Trusts are powerful and versatile instruments that help people control how they pass down their assets. Not everyone needs a trust, but many estate planning lawyers use them to help clients avoid probate, avoid taxes, provide for children and disabled loved ones, and solve a host of other issues. The estate planning lawyers at Dworken & Bernstein can advise on the use of various trusts as one part of a customized estate plan.
A trust is where an individual, the grantor, gives property to another individual, the trustee, to manage for the benefit of other individuals, the trust beneficiaries. If you think a trust may be an appropriate option for you, you’ll need an attorney to discuss the different types of trusts with you, and their advantages and disadvantages. Trusts can be complex and have validity requirements imposed by the Ohio Revised Code. It is crucial that your trust be set up properly in order to effectuate your intent.
A revocable trust is a trust which can be amended or revoked during the lifetime of the grantor. The grantor can fund the trust with any of his property. The grantor may choose not to even fund the trust until he dies. A grantor can serve as the trustee of a revocable trust. There are a number of advantages to using a revocable trust. Many individuals implement a revocable trust so that their property will not need to go through the probate process. In order to do this, the grantor of the trust will need to title the property in the name of the trust or the trustee. While the probate process is a public process, with documents regarding assets being filed in the probate court, trusts and their contents are private. Utilization of a revocable trust may also help defray estate taxes and court fees associated with going through the probate process.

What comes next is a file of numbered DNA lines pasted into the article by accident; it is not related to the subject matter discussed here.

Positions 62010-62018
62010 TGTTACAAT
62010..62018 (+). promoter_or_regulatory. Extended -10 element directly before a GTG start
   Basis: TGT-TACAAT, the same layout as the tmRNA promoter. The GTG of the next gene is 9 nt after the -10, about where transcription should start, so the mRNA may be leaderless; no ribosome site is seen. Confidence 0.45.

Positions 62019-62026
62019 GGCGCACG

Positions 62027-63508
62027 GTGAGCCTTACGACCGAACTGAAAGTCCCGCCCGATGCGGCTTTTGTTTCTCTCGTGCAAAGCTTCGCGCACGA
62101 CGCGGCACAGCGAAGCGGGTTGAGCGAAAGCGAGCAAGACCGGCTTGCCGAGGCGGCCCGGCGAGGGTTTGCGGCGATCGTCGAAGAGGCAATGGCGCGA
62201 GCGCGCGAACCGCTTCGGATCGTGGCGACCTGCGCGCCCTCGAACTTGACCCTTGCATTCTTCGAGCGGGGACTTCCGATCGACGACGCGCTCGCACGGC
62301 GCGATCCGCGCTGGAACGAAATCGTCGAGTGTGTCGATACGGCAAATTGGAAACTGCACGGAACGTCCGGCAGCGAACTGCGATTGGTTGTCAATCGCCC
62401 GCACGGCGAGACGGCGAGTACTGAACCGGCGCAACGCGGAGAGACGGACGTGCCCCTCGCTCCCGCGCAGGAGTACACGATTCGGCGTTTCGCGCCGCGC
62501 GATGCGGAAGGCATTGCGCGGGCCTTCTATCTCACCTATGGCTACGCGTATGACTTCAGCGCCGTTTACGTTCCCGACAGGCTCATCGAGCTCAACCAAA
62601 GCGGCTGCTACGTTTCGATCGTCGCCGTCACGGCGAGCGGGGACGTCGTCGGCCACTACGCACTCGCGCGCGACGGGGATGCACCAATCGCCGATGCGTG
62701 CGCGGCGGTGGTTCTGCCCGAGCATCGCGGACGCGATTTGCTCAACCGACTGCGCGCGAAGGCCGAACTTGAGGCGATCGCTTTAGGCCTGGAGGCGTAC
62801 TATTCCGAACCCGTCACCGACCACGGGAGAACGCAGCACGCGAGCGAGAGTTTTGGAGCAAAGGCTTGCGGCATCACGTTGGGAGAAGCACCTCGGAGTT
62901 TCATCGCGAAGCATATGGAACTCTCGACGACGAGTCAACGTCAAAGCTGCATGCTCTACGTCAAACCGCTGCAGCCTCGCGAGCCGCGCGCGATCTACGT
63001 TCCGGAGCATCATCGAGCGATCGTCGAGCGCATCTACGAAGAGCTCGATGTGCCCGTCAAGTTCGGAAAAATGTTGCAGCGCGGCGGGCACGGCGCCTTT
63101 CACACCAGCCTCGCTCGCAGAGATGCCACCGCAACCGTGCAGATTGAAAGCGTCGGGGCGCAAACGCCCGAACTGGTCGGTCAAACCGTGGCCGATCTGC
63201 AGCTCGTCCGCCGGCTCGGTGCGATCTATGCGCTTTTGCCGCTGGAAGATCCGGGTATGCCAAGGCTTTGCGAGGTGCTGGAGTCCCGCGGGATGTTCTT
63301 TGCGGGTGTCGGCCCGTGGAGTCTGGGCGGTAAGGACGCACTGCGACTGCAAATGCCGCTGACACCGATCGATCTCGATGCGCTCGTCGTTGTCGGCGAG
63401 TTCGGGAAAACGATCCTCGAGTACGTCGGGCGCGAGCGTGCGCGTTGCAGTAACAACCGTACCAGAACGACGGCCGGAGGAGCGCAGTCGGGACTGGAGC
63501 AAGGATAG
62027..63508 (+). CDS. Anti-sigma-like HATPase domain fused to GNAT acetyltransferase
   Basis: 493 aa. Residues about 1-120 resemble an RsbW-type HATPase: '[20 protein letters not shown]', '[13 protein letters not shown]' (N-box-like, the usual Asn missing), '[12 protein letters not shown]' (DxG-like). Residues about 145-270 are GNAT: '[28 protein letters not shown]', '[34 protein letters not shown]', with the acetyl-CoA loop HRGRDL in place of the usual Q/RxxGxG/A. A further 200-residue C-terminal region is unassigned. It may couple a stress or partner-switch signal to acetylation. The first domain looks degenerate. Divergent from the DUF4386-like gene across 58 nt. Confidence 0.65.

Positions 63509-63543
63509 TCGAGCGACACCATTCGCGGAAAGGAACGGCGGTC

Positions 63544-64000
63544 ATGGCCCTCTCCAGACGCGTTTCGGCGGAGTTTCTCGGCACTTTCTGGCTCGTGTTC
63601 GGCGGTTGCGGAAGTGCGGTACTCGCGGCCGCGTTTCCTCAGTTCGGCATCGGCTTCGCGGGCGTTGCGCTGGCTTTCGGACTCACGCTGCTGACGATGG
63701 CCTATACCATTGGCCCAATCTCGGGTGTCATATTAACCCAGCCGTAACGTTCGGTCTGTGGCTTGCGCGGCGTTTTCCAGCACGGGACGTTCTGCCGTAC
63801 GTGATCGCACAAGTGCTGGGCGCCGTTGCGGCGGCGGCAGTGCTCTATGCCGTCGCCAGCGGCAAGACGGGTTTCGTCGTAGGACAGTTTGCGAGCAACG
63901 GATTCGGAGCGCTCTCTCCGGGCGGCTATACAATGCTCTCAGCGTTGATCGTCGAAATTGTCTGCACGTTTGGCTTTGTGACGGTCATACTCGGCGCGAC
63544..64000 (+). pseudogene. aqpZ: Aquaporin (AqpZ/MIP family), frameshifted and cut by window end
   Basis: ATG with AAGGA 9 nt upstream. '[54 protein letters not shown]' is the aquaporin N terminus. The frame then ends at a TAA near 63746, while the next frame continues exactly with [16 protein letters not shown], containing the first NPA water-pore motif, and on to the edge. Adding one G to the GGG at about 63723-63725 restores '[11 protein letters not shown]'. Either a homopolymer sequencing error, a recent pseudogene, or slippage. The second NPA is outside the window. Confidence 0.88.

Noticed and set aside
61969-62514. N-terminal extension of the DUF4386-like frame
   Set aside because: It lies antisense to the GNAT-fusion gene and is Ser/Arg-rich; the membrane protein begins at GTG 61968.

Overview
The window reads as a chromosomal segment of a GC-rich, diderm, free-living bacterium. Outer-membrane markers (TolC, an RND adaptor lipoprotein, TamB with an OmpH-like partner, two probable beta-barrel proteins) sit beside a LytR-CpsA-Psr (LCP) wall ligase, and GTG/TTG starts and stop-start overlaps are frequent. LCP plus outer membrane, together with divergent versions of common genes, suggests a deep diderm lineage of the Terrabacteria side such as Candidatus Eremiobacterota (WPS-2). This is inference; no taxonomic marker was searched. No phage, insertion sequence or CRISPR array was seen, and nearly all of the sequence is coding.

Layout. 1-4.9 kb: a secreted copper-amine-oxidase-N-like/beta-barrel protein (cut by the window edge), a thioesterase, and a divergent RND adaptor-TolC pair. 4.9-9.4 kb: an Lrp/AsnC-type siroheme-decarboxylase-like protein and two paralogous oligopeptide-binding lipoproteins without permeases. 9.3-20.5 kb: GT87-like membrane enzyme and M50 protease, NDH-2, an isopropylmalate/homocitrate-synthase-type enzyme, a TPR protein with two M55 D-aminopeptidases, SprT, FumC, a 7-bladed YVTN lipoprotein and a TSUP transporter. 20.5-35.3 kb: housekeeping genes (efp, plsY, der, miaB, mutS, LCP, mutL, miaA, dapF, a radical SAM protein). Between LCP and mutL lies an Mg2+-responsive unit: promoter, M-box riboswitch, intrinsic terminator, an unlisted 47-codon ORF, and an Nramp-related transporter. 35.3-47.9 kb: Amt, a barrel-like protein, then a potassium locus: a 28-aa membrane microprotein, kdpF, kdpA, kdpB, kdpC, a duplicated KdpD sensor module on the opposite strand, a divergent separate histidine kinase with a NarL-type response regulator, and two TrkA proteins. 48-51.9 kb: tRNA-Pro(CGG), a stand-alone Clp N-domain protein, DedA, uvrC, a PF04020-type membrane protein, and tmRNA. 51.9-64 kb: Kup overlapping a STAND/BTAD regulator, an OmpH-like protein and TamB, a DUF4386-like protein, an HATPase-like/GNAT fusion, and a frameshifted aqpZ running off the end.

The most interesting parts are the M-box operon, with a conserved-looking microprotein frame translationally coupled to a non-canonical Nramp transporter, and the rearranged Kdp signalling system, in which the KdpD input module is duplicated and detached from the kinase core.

Revocable trusts are not without their disadvantages. While creating a will is a short process, only requiring that the individual revisit it every several years in case of life changes, a revocable trust will require consistent management throughout the grantor’s lifetime. If the grantor’s purpose in implementing the revocable trust was to avoid probate of his assets, he will need to ensure that later-acquired assets are also properly titled in the name of the trust or the trustee, otherwise those assets will be subject to the probate process.
Irrevocable trusts are another option for individuals planning their estate. While revocable trusts allow the grantor to amend the trust, irrevocable trusts do not, removing control of the assets from the grantor. However, despite this significant disadvantage, some individuals opt for the irrevocable trust because it typically offers increased asset protection and can effectively avoid certain taxes.
The experienced estate planning attorneys at Dworken & Bernstein can advise you of the various trust options, and which may be right for you.